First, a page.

With no sides in the semi-finals for the first time ever, Rugby World Cup 2015 has been an underwhelming experience for Europe’s top sides. Brave performances from Scotland and Wales in the quarter finals, and strong showings from Georgia and Romania aside, the balance of power seems to lie south of the Equator.

Ireland, who were ranked 2nd in the world earlier this year were humbled by an enterprising Argentina team reaping the benefits of playing in the Rugby Championship. France could not repeat their great victories of 1999 and 2007, and were crushed by a historic performance by New Zealand, and England’s failures have been well documented.

The problem is evident; just 19 wins in 81 matches against what we could now call the now ‘Big Four’ since the 2011 Rugby World Cup, but how can European rugby solve it?

One answer is for changes to be made to the Six Nations. It is the only major club or international competition in the world that doesn’t use bonus points; a system designed to produce more attacking rugby and creative players.

Argentina’s rapid ascent since 2012 also raises the issue of whether the closed shop Six Nations should open up. Teams like Georgia and Romania have been performing well for some time despite limited chances against Tier 1 opposition. A promotion/ relegation play-off between the last place finisher in the Six Nations and the winner of the European Nations Cup would allow for extra opportunity for Tier 2 countries and help grow the game in Europe, without diluting the product on offer in the Six Nations. If, for example, Georgia replace Italy in the 2017 Six Nations then they would be there on merit, and can test themselves against Europe’s traditional powerhouses. The added intrigue this gives to a Wooden Spoon clash during the 6 Nations surely would only add to the drama of the tournament.

Much has been made in the media post mortem of Europe’s Rugby World Cup about the role that cold European winters play in creating a conservative rugby mind set in players from a young age. There is no doubt that there is little incentive or reward in running from under your posts on a blustery, wet day in the Scottish Highlands. Another point of contention has been the structure of rugby in Europe compared with the Southern Hemisphere. The Aviva premiership and Top 14 both have the threat of relegation looming of struggling sides, while in the Super Rugby there are no consequences to finishing bottom of the league. This causes southern Hemisphere players to be more care free in their play than their European counterparts. There is nothing wrong with conservative play as long you have the required skills to see and finish opportunities when they arise.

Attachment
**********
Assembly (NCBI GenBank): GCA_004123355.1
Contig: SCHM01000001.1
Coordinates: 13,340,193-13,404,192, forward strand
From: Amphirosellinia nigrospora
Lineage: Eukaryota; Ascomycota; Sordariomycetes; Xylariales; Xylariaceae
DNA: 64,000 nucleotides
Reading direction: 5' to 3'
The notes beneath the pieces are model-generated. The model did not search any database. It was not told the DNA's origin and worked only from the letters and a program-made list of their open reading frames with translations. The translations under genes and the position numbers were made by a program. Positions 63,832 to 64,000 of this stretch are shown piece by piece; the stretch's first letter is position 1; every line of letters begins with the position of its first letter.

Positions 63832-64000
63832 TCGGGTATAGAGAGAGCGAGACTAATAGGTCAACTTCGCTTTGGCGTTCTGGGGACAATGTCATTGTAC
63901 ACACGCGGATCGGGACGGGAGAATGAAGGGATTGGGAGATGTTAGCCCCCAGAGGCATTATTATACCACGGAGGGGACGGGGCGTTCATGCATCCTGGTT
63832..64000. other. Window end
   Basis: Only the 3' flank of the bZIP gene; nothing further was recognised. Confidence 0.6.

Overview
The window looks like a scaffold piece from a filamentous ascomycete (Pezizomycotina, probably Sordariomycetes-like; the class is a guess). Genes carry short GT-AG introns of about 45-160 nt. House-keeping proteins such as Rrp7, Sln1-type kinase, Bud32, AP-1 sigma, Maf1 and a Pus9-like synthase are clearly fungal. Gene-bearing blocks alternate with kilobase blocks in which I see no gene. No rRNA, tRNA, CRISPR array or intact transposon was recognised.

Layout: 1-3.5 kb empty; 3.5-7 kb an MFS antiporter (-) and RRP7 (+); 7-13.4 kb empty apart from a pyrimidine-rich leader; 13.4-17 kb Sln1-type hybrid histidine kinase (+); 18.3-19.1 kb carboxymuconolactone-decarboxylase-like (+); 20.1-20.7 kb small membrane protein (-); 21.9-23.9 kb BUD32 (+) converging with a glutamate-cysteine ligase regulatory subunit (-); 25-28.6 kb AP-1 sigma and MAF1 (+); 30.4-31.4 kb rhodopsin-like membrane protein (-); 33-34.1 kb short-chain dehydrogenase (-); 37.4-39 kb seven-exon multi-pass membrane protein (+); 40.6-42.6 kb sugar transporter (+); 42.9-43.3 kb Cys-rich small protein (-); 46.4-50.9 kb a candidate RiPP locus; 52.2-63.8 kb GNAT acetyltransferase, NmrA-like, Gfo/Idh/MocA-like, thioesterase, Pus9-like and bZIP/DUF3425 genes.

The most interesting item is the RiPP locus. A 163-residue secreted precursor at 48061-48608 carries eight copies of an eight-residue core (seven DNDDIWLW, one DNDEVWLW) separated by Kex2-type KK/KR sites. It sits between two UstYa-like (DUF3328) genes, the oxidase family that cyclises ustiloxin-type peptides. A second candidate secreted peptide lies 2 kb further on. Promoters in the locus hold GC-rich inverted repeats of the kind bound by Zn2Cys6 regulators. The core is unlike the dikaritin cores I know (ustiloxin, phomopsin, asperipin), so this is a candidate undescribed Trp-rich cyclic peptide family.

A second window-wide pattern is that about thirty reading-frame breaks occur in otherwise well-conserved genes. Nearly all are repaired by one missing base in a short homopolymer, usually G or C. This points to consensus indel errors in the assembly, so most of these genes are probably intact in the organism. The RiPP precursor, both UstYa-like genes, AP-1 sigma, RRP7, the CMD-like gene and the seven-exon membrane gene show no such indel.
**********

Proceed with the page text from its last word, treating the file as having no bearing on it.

We would all love to see more tries and attacking from deep in Europe, but often conditions simply don’t allow for it. The final day of the Six Nations this year proved that all Europe’s sides can play scintillating rugby, and that Europe has players with exceptional ball skills. The major issue is that they don’t exist throughout the whole side as they seem to in the Rugby Championship or in teams like Fiji. Fiji’s struggle to make a real impact in the Rugby World Cup, despite having some of the most talented runners and ball handlers in the world (they will among the favourites for Rugby 7s gold at the 2016 Olympics) demonstrates the need for a more balanced mentality.

Club and provincial rugby in Europe is as strong as ever, with the Top 14, Pro 12 and Aviva Premiership able to lure top stars away from the Super Rugby. All Black legend Mils Muliaina has been playing his rugby at Connacht, by far the least glamorous of Ireland’s provinces, a scenario that would be impossible if not for the rude health of domestic European rugby. There is no lack of quality opposition for young European players, but they are generally developing into conservative, defence focussed players. It shouldn’t take too much to solve that.

Argentina have proved that you can change your rugby culture in just a few years. With the right minds behind the scenes, who can hopefully instil some of the freedom that the Southern Hemisphere seem to play with, there is no reason why a European side cannot develop players of a similar ilk. In Warren Gatland, Vern Cotter and Joe Schmidt there are some exceptional coaches in charge of European sides. They can develop sides that are capable of creating the best of both worlds, a team with the traditional European set piece dominance, complimented by players from 1-15 that are comfortable on the ball as we so often see in the Rugby Championship. The last time a side like that truly existed in Europe they reached the top of the world, and it can happen again.

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